Love or hate it? Check out this new plane seat look

The lot of the poor economy-class airline customer has never been a happy one: there's the food (or lack of), cramped conditions, loud noises and being just that bit too close for comfort to your fellow passengers.

However, things could get a whole lot worse, if one company's designs are adopted.

Airline seating could soon look like this.
Source: Zodiac Aerospace

Zodiac Seats France, an industry supplier, has filed a patent for a space-saving design for aircraft cabins.

Named the "Economy Class Cabin Hexagon", the design aims to switch up seating arrangements, by placing airline seats in different directions in order to improve space and "increase cabin density."

While the design could potentially improve passenger "shoulder and arm area" and avoid the problem of chatting to strangers sat next to you, it does results in face-to-face discussions and potentially further problems when it comes to turbulence, and entering and leaving the seat.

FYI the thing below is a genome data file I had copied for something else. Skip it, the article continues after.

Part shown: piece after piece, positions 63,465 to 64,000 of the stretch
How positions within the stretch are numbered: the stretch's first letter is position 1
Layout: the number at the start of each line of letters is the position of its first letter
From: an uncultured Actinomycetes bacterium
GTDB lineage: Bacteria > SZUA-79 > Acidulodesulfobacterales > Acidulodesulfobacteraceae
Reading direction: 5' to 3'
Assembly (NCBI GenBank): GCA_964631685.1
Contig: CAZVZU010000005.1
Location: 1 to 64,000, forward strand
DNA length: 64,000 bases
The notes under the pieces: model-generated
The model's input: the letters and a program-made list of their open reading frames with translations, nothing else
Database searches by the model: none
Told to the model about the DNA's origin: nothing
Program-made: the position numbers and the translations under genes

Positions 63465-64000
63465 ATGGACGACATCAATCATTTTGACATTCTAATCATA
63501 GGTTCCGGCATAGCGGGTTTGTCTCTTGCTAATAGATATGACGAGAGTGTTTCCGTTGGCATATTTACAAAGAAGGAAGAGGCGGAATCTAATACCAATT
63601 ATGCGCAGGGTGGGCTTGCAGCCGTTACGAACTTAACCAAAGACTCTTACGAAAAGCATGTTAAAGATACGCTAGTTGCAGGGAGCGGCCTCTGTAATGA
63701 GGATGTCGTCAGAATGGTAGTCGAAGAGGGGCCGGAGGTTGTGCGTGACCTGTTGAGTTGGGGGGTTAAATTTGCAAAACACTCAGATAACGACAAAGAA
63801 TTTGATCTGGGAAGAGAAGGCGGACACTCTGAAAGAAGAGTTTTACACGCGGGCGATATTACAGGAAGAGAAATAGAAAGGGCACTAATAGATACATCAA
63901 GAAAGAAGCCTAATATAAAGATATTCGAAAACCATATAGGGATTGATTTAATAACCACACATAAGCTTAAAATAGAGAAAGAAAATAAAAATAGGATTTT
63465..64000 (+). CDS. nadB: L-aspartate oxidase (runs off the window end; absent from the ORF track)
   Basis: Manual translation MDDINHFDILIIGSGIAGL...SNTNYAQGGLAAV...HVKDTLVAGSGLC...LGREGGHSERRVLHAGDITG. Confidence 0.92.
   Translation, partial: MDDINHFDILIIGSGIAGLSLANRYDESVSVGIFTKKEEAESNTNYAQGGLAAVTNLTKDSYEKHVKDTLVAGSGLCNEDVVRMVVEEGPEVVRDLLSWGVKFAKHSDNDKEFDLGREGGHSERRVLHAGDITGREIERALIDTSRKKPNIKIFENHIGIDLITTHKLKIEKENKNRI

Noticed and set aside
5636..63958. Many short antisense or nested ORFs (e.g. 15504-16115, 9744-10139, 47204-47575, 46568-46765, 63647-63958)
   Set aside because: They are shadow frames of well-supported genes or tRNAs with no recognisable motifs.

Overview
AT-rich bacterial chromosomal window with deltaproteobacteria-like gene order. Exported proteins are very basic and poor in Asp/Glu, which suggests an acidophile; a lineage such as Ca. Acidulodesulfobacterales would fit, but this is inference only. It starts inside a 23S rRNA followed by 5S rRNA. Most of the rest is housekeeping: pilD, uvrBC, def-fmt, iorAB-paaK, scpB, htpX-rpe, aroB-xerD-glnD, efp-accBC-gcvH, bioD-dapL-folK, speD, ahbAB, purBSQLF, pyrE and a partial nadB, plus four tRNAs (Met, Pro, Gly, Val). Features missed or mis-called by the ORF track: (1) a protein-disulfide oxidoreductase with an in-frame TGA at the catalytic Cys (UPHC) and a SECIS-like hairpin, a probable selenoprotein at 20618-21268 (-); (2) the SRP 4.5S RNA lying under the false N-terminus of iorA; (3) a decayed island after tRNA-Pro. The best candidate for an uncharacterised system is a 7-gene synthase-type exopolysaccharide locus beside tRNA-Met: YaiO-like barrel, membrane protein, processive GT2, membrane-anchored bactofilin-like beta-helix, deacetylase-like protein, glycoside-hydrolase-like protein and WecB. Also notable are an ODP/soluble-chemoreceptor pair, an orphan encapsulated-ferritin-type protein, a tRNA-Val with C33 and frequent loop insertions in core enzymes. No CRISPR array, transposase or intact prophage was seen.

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The Zodiac Seats France patent design
Credit: espacenet and Zodiac Seats France

Safe to say when the news broke, both social media and online news sources weren't quite as enthused.

TWEET: Let's hope these aren't the plane seats of the future

TWEET: Hexagon plane seats? … Really? As if flying is not hard enough now...#airlines #flying #travel

TWEET: New concept of plane seats. Sardines come to mind #evil #design

Despite having filed the patent, there's no guarantee that this will be picked up and introduced into aircraft cabins, however, that depends on how much airlines what to improve their cabin space.

Filing patents for seating arrangements is nothing new. In December 2013, Airbus Operations filed a patent that showed designs of a "seating device comprising a forward-foldable backrest" - or as the media put it: a seat resembling a "bicycle-like saddle" or "medieval torture device."

Airbus also applied to patent a new plane design at the end of 2014, to tackle cabin pressurization, however, because of its circular design it was consequently nicknamed as the "doughnut" or "flying saucer" plane.

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